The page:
Friday, December 31, 2010

Winter Solstice Celebration - Part II: Topic - Coping Skills by Cody Dale

Cody Dale is a Child Behavior Specialist. She has been working with children for over ten years and has majored in both Early Childhood Education and Child Development. Cody began her career by teaching in an infant/toddler room at a pre-school in Huntington Beach, California. With high ratios and over-stimulated children, she found that she just wasn't getting the one-on-one time she really desired with kids and after two years, began her journey to becoming a nanny. Throughout most of her career, she was involved in RIE training. Just within the past year, her career has taken her down a very gratifying path and now teaches classes and workshops as a Parent Coach in both the Tahoe and Orange County areas.

In this post, I will be sharing what Cody discussed with us at our Winter Solstice Celebration. The topic was on how to understand what our toddlers/young children are going through in these learning/growing stages and how to learn coping skills to teach our children when they get upset and frustrated (or as my family likes to call it “big feelings”).

As mentioned in the book, “Connection Parenting – Parenting Through Connection Instead of Coercion, Through Love Instead of Fear” by Pam Leo, the author talks about when a child’s needs are met (i.e. when they are well-fed, well-rested and when they have been given emotional attention) how cooperative they are. One of the things children may not understand at this age is how to conserve energy the way adults can. When an adult thinks about a typical day, they think about all the things they have to do, and while that can be overwhelming, it does give us the ability to conserve energy throughout the day so that we don’t run out of steam halfway through. Children on the other hand, don’t have that ability. So even though you may have done your absolute best to get their needs met, a lot of times our kids expend all their energy in excitement or play and can then become tired and frustrated by the time us adults still have to run an errand (i.e. grocery shopping). This is where learning how to show our children coping skills come into play in situations like these. Or when children get frustrated with a toy, when playmates on the playground are doing something they don’t like, or when they want something they can’t have. Coping skills are important to have throughout life and now is a great time to teach them techniques that will work for them through adulthood.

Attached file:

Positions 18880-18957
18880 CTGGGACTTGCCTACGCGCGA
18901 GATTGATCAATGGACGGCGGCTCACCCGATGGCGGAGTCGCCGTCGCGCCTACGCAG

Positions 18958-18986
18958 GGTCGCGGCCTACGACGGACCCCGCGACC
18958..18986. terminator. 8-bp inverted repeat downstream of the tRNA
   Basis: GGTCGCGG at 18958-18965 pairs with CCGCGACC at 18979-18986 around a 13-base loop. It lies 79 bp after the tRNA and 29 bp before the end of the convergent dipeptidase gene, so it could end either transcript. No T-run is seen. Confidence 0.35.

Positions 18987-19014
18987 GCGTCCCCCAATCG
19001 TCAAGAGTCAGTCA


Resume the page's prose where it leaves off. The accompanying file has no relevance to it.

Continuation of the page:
One of the first things you need to decide as a parent is what kind of coping skills you want to introduce to your kids. When kids are babies, some parents offer methods, such as pacifiers or special blankets. But now that your kids are older they are capable of using other coping methods. One of the things RIE teaches is not to take away a child’s pacifier/stuffed animal or special blanket until they are ready. But as kids get older and become more active and more involved with school or classes, the less those methods work because they can’t take them everywhere (and if they do it keeps them from being able to fully participate in the activities they are doing). So creating coping skills that children can use anywhere and eventually can do on their own is important.